# The modular n-th root (mod p*q)

I am interested in the solution of the following modular equation. Is the solution unique? If not, how difficult do find more than one solutions?

$$x^n \equiv a \; \bmod (p\cdot q)$$ where $p$ and $q$ are large primes.

Actually, I am investigating the question that is it possible (how difficult) to make more than one valid RSA signatures for a given message $a$ and a public key $n$ (with the private key $d$ known). Apparently signing $a$ with $d$ gives one valid signature. My question is how difficult to find another one. Thanks.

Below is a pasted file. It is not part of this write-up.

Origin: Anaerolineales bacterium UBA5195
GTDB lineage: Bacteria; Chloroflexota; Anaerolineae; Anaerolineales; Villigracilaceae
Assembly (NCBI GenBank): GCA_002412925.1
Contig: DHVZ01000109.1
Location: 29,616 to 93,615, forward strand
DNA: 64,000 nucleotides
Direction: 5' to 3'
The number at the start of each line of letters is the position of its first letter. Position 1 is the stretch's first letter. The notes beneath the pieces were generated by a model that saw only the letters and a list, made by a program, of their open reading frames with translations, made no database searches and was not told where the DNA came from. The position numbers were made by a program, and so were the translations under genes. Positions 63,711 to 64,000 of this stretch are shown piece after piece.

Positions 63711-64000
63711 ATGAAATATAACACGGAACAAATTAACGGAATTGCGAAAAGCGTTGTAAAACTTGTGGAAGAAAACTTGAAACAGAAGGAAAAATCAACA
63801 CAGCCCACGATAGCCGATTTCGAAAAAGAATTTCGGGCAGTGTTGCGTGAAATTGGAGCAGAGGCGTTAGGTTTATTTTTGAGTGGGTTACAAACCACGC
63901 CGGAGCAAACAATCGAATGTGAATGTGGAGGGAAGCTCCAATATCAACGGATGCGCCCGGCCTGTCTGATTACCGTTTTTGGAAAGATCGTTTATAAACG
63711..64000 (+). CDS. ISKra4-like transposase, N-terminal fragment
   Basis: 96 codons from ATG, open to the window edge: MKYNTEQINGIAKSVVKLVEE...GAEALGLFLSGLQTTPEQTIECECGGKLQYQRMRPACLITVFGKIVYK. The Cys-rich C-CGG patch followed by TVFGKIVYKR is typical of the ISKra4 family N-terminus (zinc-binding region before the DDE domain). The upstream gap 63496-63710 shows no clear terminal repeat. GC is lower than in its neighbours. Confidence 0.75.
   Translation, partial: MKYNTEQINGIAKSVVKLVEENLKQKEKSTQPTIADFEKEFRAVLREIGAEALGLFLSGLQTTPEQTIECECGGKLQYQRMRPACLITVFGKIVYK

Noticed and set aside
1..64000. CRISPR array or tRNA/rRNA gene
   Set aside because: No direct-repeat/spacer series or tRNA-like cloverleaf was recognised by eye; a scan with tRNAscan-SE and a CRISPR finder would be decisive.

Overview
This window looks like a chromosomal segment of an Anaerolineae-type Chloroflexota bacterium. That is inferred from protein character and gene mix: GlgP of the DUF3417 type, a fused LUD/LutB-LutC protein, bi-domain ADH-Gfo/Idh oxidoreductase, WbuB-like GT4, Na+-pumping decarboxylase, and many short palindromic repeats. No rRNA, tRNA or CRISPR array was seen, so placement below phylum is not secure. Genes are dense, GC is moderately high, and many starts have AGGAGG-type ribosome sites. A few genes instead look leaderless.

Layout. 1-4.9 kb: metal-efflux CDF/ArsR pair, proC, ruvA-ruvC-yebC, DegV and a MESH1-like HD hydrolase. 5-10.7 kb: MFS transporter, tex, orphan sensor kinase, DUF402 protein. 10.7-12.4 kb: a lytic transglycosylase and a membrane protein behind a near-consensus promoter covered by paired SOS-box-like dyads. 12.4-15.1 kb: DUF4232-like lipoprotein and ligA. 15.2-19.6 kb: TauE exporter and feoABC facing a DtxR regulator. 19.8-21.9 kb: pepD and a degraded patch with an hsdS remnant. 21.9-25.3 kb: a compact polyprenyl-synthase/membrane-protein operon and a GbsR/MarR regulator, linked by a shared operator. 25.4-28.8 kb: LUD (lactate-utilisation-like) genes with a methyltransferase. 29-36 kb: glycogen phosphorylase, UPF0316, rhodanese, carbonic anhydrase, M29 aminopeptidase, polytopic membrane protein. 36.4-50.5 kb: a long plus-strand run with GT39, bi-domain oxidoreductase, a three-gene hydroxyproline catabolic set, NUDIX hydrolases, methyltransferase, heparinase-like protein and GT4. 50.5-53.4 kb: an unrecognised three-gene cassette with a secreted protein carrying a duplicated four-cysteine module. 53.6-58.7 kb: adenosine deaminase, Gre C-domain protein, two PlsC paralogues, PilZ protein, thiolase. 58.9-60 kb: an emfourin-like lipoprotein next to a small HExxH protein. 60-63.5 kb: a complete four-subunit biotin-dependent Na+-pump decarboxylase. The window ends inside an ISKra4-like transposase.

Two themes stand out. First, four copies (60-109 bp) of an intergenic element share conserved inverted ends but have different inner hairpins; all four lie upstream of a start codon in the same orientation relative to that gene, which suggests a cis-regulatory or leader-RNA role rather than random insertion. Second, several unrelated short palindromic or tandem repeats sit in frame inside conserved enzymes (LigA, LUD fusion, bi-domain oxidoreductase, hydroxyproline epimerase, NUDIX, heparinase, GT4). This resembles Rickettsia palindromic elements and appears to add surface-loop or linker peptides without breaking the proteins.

The solution is unique in the RSA setting where $d \equiv n^{-1} \pmod {\varphi(pq)}\;$ is assumed to exist, if $\gcd(a,pq)=1.\;$ But the case $\gcd(a,pq)\ne 1$ must be avoided anyway because otherwise you can factor $pq\;$ and your specific RSA system is broken (in practice with large primes this is very unlikely, and I do not know if in actual implementations this situation is checked).
By Euler's theorem the unique solution is $$x \equiv a^{d} \pmod {pq}\equiv a^{n^{−1}\pmod {\varphi(pq))}} \pmod {pq}$$
• I think gcd$(n, \phi(pq))$ is a sufficient condition of unique solution. Sep 19 '14 at 16:30